We were immediately greeted upon arrival by several Vietnam Veterans and their wives who treated us as if they had known us all our lives. We spoke with them at length. They all had a story to tell and we listened to each one with respect. One of the veterans (his name escapes me) had written a book and serves as a veteran's liaison to the state of New Mexico. Another veteran who upon learning that my Dad served in Vietnam and is a Patriot Guard Ride Captain said to thank him for his service in both regards and then hugged me saying thanks to me for being a child left behind survivor of that era.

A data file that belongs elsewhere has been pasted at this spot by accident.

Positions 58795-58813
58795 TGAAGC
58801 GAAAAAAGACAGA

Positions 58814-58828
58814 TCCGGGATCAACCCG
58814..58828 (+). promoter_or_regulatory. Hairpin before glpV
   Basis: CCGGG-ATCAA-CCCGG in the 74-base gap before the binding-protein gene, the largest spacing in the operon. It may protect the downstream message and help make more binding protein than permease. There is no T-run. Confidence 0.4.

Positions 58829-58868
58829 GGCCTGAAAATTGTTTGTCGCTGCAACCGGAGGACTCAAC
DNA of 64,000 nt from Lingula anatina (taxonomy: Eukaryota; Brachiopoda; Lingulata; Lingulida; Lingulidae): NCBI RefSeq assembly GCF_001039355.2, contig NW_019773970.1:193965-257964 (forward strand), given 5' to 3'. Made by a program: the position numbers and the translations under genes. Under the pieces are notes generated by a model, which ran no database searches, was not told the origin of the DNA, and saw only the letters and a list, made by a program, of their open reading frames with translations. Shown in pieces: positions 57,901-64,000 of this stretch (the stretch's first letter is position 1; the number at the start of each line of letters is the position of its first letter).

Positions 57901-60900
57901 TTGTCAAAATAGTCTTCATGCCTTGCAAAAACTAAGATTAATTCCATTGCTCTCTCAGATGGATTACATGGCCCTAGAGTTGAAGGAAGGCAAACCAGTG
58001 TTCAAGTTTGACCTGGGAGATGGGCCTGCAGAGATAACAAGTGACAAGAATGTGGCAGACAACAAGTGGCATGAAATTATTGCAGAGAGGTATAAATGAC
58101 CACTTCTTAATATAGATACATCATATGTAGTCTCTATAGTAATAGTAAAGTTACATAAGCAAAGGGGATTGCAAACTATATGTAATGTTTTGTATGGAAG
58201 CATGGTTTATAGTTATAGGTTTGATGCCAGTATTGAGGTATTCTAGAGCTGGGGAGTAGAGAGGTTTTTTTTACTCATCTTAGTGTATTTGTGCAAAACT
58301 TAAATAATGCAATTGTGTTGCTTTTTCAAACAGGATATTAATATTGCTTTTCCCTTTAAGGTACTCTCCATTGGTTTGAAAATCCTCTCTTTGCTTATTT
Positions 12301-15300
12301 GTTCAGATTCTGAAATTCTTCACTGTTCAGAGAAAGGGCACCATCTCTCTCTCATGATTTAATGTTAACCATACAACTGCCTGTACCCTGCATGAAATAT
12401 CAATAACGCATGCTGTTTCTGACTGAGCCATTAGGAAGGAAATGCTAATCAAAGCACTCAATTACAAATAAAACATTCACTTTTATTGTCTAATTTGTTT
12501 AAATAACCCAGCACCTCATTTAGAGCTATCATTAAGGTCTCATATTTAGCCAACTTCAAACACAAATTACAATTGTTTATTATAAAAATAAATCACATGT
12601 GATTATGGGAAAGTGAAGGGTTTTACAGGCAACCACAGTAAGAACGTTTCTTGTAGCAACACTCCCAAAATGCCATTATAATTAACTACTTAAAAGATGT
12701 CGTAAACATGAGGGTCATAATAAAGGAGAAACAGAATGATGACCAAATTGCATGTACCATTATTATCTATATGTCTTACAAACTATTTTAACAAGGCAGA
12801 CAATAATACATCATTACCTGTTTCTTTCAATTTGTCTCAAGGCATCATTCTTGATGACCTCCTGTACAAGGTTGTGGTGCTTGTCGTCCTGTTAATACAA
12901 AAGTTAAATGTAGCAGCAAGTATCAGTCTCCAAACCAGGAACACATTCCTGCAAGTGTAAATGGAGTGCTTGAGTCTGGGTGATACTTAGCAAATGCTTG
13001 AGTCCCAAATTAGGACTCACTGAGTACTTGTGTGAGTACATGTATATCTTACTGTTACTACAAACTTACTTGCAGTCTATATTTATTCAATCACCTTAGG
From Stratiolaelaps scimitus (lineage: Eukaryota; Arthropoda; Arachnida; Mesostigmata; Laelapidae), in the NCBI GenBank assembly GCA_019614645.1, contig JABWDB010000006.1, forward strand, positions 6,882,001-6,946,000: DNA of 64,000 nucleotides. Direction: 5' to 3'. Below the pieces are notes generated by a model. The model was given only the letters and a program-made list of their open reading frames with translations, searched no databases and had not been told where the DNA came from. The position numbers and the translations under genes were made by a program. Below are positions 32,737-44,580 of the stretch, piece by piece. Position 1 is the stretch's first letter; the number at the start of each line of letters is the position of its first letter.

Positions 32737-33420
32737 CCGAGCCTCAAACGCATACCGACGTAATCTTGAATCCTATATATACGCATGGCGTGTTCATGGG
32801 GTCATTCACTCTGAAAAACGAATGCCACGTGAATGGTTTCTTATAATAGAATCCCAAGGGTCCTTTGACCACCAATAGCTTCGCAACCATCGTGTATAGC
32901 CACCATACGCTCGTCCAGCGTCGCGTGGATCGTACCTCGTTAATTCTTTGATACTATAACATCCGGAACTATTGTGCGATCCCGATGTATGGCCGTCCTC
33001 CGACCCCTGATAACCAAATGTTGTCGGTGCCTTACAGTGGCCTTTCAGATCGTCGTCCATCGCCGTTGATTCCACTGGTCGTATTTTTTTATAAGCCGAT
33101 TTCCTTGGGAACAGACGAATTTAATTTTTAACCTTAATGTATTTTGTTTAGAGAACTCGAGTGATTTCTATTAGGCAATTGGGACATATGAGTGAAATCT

We spent most of the morning, strolling the pathways, studying the helicopter and various displays inside the visitor center, stopping to take photos and read the placards. It is a remarkable and sobering experience.

A slide show of the Vietnam Veteran's Memorial (70 photos):

Alternatice link to this slide show

About the memorial: http://www.vietnamveteransmemorial.org/about-the-memorial/2/MemorialHistory/

About the helicopter: http://www.vietnamveteransmemorial.org/virtual-tour/18/HueyHelicopter/

Sunday, June 17, 2012

Road Trip #2 (day 3) Father's Day Pizza Ride

June 17, 2012
Colorado, USA

After another restful night at the Laguna Vista Lodge in Eagle Nest, NM, we woke to clear, sunny skies and warm temps. I made the Father's Day call to Dad and wished him a great day. Ready for a cup of coffee, we strolled across the street to the D&D Cafe for a Father's Day breakfast and discussed what we thought we might do with the day.